This is what people call the sequence of returns risk. If you retired at the end of 1994, and had 5 straight years of 20% gains in stocks…things looked really good. But, if you retired at the end of 1999, the picture was much different.

You pick a year to retire, and you have no idea if the next 12 to 24 months are going to be good or bad. And unfortunately that has a huge impact on your chances for success.

Let’s look at some real life historical situations. There are two major factors here: withdrawal rate, the annual percentage you take from your savings. And the allocation, the mix between stocks and bonds.

We’ll look at the three WORST bear markets in my lifetime, and I was born in 1971, so that’s where we start.

(Note, all allocations are 50% Stock 50% Bond, rebalanced annually. Stock Market returns are represented by the S&P 500 Total Return and bond returns are the annual total returns of 10-year Government Bonds.  Rates of return illustrated are not guaranteed, and past performance does not predict future results)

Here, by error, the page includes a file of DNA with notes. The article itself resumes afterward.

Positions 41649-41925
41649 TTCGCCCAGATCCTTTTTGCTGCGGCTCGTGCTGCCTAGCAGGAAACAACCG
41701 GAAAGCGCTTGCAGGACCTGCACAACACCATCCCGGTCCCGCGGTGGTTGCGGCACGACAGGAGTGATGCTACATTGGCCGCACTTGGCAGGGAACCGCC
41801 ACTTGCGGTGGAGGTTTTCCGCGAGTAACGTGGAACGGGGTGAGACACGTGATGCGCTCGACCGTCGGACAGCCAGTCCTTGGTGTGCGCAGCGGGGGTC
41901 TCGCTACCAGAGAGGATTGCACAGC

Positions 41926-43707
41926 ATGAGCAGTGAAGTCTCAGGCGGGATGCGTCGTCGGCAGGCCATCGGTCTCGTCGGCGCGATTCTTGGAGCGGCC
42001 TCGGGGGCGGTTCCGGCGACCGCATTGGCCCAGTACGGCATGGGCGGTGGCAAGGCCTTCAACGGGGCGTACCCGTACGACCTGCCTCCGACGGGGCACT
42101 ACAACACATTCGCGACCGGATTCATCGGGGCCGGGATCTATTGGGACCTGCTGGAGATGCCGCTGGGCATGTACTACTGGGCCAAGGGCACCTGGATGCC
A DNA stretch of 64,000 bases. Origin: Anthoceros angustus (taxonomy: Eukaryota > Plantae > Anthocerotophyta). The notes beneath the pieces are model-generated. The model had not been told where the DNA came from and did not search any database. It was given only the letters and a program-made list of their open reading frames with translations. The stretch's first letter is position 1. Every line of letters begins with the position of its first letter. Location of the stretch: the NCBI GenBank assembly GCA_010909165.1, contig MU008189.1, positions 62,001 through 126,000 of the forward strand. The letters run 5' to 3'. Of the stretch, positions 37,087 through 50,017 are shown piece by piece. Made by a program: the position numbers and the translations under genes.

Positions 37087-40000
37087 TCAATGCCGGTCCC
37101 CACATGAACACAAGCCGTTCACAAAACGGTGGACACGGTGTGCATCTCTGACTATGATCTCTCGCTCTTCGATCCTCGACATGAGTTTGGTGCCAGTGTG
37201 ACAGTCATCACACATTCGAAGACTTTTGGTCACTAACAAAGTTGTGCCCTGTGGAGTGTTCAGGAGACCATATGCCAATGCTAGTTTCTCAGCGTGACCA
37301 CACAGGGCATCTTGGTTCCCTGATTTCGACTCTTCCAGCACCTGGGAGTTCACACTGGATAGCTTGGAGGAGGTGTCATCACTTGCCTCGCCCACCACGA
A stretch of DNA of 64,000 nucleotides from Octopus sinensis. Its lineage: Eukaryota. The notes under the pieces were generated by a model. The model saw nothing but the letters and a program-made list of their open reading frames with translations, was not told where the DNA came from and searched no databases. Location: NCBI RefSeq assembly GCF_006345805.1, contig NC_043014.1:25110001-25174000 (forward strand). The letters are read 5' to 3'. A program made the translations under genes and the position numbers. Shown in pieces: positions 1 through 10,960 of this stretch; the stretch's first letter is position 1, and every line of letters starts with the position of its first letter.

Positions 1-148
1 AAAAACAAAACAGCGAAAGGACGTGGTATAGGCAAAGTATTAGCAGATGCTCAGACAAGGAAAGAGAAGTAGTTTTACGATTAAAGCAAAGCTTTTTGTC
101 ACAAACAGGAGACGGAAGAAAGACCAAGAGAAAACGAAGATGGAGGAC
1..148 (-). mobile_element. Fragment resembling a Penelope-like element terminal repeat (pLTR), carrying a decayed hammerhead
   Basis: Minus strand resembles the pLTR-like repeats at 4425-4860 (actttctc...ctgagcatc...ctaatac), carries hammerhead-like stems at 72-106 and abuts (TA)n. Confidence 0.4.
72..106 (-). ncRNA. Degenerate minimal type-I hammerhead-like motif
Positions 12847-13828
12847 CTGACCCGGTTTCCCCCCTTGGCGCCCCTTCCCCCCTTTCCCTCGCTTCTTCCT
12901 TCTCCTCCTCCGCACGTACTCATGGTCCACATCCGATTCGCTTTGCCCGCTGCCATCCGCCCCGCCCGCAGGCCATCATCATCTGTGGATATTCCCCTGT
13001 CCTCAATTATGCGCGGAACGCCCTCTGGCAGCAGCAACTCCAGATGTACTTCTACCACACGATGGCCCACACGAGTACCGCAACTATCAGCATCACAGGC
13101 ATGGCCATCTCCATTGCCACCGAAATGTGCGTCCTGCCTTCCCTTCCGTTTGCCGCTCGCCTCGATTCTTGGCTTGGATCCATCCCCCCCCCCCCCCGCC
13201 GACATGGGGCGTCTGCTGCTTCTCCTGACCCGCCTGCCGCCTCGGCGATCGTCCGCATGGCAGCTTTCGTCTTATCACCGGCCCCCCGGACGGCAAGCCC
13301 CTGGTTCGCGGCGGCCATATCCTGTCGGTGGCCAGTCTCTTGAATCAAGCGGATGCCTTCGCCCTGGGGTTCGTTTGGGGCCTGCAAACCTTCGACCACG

1973-74 Bear Market

Top to bottom the stock market dropped just under 50%. There were two straight negative years. The 4% withdrawal rate is the dark green line. The year end values grew significantly over the next 20 years.

With the 5% withdrawal rate, things still worked well, but growth was more subdued. And at 6%, which is the light grey line, the portfolio was the initial amount two decades later. Not a failure, but probably not ideal either.

The Dot Com Bust: 2000-2003

It featured three straight years of negative returns. Total drop of roughly 50% in the stock market. The years that followed also included the great financial crisis. This 19 year period is the worst since the great depression.

The 4% withdrawal rate survived. The account value was below the initial investment. but it didn’t go to zero either.

The 5% withdrawal rate isn’t a complete failure and the 6% withdrawal rate goes to zero….Not good.

Great Financial Crisis: 2008-2009

And if you retired at the end of 2007—57% top to bottom decline in the great financial crisis…